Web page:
New hires should develop their learning agenda in consultation with their manager; The First 90 Days has a great chapter and tools that deal with learning agendas. We have often seen people new to working at nonprofits encounter a steep learning curve about the sector and how to work effectively in it, so consider including the following:

  • Provide documents to learn the organization’s work: This may include past fundraising proposals, board reports, or other internal materials.
  • Suggest further reading and articles: We survey Fellows each year and ask them which books, blogs, and listservs they found most useful to learn their “industry.” Examples have included Nextbillion.net’s impact investing space and Eduwonk.com’s education space.
  • Attend conferences and industry events: While many nonprofits do not budget for these events, attending even a single industry conference can be a quick and efficient way for someone to learn the key players and latest trends in their area of focus. For example, our past Fellows at City First Enterprises integrated quickly into the world of community development finance by attending the Opportunity Finance Network conference.

3. Set goals and schedule regular check-ins

We’ve found that regular check-ins between the new hire and manager are critical during the onboarding period. Check-ins are a great way to set expectations, ensure alignment on goals, and exchange feedback.

  • Schedule weekly check-ins for the first three months: Even if the new hire and manager interact daily, setting aside time for a weekly check-in creates a dedicated space to review goals and the learning agenda. A best practice is for employees to create the agenda, drive the check-in, and follow up afterward with key next steps. The manager should request that the new hire do this early on so it becomes part of his routine.
  • Identify small projects for quick wins: The best learning often happens by doing, so identify small projects that the new hire can start working on quickly. For example, our Fellow at Year Up Bay Area was asked to draft a press release for an event during her first week of work. Writing the press release enabled her to quickly learn about the organization and start reaching out to media contacts. (This project also led to a profile of Year Up in The Wall Street Journal, so small projects can lead to big wins!)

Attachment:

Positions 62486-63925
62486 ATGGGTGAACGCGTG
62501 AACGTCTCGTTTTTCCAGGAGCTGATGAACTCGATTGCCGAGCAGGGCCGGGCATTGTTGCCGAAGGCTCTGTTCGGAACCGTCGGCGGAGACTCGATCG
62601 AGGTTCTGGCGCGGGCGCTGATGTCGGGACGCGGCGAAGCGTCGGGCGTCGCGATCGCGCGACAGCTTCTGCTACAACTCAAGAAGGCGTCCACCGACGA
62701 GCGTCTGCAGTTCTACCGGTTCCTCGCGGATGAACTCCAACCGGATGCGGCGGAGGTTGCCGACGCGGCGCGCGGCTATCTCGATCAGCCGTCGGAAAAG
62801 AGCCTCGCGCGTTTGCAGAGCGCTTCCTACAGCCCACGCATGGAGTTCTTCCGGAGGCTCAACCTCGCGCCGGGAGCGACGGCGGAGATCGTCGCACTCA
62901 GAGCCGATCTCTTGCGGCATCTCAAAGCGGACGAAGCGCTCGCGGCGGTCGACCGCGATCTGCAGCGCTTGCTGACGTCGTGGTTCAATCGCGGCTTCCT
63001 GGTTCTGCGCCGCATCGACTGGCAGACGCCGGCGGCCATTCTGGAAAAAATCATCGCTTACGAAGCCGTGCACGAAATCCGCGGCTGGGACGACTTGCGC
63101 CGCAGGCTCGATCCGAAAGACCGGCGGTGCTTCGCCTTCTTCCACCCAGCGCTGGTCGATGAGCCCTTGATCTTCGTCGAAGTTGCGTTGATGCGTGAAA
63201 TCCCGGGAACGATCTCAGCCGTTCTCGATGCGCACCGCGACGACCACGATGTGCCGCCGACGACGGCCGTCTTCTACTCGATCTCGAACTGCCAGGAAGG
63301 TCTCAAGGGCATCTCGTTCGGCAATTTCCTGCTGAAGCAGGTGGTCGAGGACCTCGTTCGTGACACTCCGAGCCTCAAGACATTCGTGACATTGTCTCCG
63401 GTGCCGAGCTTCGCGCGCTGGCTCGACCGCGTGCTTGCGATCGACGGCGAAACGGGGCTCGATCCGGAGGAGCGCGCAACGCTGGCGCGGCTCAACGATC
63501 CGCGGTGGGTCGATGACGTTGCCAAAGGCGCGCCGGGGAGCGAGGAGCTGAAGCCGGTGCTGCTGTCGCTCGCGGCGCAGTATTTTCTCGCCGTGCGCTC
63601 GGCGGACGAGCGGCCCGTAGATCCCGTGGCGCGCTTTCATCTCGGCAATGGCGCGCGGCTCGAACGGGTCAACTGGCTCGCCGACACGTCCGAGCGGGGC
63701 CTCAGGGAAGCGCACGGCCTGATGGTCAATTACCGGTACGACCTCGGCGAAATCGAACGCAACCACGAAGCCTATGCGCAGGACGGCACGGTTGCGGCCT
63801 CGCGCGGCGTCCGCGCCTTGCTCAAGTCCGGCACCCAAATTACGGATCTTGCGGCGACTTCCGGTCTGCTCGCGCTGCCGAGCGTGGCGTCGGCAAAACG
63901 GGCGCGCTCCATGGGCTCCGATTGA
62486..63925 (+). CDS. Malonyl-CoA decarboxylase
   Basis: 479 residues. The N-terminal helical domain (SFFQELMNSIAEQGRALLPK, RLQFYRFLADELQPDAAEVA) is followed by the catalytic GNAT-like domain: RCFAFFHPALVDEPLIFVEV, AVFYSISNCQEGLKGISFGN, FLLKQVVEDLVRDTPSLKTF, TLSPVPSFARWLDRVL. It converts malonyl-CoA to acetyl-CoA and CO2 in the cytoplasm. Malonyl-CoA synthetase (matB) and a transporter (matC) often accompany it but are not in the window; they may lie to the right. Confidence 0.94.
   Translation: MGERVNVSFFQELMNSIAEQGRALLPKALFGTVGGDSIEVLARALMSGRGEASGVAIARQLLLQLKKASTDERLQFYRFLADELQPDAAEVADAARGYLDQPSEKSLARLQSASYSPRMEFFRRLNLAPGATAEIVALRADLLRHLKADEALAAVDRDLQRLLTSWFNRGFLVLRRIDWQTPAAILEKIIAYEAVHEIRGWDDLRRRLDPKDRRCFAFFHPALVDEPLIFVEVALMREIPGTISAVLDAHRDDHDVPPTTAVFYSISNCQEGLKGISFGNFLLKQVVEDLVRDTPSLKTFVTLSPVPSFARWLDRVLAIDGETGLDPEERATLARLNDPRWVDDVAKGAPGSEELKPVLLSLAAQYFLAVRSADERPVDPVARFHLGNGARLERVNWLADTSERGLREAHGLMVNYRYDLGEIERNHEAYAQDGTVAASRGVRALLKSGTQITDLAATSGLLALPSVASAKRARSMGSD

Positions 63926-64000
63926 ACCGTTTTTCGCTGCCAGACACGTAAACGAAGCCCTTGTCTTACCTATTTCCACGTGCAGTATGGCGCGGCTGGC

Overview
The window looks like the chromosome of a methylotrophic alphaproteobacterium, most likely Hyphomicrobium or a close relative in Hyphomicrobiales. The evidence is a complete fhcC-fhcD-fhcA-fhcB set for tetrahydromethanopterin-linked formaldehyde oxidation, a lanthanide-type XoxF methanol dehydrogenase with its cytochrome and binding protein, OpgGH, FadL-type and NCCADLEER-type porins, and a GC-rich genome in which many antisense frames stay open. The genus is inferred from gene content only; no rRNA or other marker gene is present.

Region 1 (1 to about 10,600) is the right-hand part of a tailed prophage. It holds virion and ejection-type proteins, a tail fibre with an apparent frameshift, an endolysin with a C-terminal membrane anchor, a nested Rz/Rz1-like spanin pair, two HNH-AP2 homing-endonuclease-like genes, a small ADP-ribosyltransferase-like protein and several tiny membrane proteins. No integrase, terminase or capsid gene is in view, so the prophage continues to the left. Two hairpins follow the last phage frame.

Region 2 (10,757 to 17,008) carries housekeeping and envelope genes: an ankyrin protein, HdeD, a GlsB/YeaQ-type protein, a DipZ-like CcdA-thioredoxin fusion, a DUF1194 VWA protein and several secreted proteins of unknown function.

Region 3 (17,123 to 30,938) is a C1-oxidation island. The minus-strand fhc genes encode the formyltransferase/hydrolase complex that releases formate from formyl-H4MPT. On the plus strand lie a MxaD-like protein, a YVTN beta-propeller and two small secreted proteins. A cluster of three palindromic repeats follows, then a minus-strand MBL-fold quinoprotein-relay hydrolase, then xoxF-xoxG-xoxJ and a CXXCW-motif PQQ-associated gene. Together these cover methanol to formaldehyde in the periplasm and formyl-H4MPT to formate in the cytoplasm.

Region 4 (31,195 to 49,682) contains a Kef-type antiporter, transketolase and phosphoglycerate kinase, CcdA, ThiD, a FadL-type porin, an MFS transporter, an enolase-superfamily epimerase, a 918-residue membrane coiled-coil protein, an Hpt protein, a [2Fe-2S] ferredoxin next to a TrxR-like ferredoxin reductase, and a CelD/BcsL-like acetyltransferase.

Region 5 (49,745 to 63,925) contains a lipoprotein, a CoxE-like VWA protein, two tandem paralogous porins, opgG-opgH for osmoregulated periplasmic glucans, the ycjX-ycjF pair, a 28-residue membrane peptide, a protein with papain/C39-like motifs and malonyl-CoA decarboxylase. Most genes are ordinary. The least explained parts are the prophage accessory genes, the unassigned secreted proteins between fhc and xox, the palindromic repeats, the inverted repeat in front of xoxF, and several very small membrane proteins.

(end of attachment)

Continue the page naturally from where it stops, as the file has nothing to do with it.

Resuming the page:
• Plan for a three-month review: Having a formal check-in after the first three months is a reliable way to ensure the new hire is set up for success at the organization. Any challenges that may have come up during the first few months should be addressed here. By this time, the new hire should start to feel integrated and also be able to identify additional areas where they feel they can contribute at the organization.


Bringing in a new employee is a major investment for any organization. Although recruiting and selection are important, a good onboarding process can also make or break the individual’s success. Organizations that focus on integrating new hires into their culture, supporting their learning curves, and checking in regularly will reap the rewards of their investment.

Monisha Kapila is the founder and CEO of ProInspire, a nonprofit developing leaders at all levels for organizations addressing the world’s greatest challenges. Monisha launched ProInspire because she is passionate about helping organizations and individuals achieve their potential for social impact. She spent her career working in both the private and nonprofit sectors and believes that human capital is the most important force for social change.